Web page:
Ambassador Delawie’s remarks at the launch of Law on Office of Disciplinary Conduct, December 14, 2016
Greetings Deputy Prime Minister Kuci, Justice Minister Hoxha, KPC Chair, KJC Chair, Chief State Prosecutor.
I am here today to support the Ministry of Justice’s proposal for a new Law on the Office of Disciplinary Conduct. Minister Hoxha has taken some much-needed positive steps to combat corruption and impunity in Kosovo in the last several months. I believe that the launch of this draft law for public comment is another step in the right direction. This draft law will hold those in the justice system properly accountable for any improper actions.
When I came to Kosovo, it was with a clear message that Kosovo needed to be more aggressive in fighting corruption. Many of you have heard me say time and time again that corruption holds Kosovo back.
It prevents investment and development of the economy, it destroys the hope of young people, and it erodes the public’s confidence in the government. One of the focal points for that loss of confidence is in the judiciary.
For several years now, the public’s perception of judges and prosecutors is that they are subject to political influence and that they lack accountability. The public is consistently unsatisfied with their performance. I am not saying that the public’s perception is entirely correct, but when you look at the current state of the system in place to hold judges and prosecutors accountable for misconduct, it’s not difficult to see how the public might feel that way.
Accountability for judges and prosecutors is fundamentally important to implementing the rule of law. An effective disciplinary system is the key to establishing that accountability. We are not talking about crimes; we are talking about actions that are ethical violations or call into question the judgment or impartiality of a judge or prosecutor.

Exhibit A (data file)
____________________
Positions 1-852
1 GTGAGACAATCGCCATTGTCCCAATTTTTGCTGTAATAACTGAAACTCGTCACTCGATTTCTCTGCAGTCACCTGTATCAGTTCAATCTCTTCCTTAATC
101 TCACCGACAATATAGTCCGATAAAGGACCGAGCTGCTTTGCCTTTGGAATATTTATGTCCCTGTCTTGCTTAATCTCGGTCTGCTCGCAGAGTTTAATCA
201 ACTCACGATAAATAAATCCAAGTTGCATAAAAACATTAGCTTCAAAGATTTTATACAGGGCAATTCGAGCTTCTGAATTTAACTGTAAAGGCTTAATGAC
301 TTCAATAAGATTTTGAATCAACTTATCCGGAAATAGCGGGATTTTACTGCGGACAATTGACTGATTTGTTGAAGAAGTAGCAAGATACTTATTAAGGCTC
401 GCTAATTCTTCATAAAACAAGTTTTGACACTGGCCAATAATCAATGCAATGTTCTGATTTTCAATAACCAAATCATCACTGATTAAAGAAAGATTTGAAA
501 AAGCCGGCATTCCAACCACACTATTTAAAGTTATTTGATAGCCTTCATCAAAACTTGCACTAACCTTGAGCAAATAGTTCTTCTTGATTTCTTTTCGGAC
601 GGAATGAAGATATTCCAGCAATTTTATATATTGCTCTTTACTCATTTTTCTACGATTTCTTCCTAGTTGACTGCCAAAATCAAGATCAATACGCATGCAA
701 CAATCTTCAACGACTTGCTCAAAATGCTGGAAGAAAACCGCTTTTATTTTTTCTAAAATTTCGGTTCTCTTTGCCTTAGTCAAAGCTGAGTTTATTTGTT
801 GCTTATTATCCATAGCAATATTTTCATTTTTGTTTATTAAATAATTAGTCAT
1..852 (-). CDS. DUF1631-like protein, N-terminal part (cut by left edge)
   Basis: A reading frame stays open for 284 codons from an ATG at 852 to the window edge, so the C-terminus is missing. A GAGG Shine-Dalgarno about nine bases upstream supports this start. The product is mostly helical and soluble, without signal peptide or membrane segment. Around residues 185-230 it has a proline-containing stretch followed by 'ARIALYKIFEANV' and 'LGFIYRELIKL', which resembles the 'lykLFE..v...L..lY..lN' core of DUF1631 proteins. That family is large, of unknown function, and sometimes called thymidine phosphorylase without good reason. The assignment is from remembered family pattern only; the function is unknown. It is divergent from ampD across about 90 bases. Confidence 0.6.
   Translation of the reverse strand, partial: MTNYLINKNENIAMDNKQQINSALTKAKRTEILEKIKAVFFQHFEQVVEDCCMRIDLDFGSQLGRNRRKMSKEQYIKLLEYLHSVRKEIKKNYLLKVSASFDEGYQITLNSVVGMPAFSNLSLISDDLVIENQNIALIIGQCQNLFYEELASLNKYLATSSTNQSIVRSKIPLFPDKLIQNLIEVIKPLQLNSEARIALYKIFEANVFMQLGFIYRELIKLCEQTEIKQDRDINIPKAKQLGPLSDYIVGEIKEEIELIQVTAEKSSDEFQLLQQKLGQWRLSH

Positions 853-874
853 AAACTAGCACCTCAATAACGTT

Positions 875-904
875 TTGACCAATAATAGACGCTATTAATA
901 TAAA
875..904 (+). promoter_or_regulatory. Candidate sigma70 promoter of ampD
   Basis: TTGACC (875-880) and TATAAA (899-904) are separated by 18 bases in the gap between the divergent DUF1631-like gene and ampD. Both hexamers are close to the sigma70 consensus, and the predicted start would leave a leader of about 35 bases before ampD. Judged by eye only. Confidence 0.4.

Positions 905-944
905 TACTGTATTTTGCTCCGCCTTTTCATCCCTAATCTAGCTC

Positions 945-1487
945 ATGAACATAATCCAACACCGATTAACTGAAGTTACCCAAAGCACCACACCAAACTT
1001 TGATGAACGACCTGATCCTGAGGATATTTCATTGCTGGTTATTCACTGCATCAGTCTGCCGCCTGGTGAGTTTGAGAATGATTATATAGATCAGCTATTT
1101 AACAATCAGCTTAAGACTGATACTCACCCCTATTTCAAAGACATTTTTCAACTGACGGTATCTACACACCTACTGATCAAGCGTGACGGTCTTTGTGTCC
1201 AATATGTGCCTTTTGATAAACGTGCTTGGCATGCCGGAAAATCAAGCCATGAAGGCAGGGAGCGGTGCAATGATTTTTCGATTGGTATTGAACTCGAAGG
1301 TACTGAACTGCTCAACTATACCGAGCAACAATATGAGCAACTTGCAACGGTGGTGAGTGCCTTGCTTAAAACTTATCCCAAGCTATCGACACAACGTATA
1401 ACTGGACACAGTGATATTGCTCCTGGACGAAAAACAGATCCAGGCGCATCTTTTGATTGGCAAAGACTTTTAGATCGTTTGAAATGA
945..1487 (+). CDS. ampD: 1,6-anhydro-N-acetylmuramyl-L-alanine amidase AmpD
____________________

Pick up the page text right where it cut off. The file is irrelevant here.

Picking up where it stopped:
When they go unaddressed, a culture of impunity develops and violations become the norm. The public begins to lose faith and trust in the system, because they know that something is just not right and nothing is being done about it. Those feelings are in many respects far more damaging than crimes, because they lead to a sense of hopelessness and anger by citizens.
Right now the Office of Disciplinary Counsel conducts investigations into allegations of misconduct by judges and prosecutors and makes disciplinary recommendations to the Kosovo Prosecutorial and Judicial Councils. ODC is the sole authority with the power to do this. But there are clearly problems with the functioning of this office. In fact, the most recent EU progress report notes that the performance of the ODC needs to improve, and it calls for the adoption of a new law to strengthen accountability.
I understand there have been several attempts in the last five years to reform this office with little success.
There simply must be a comprehensive law that outlines the functioning of this office, sets out clear rules of conduct for judges and prosecutors, and removes control of the office from the people it is meant to investigate.
Let me be clear, I am not saying that the majority of judges and prosecutors are engaged in misconduct, but it only takes one or two who act with impunity to seriously damage the integrity of the system and the public’s confidence in it.
Rest assured that the United States is committed to helping improve the functioning of this office and its professionalism with support from the Department of Justice and USAID.
Ultimately, the new law proposes an independent investigation of misconduct that will be adjudicated in accordance with international standards by those with the appropriate knowledge and experience.
I hope that you will take this opportunity to provide constructive comments about the proposed law with an eye towards reforming the functioning of this office. The people of Kosovo deserve prosecutors and judges with integrity, professionalism and accountability. Positive changes to the ODC law will help ensure that they get this.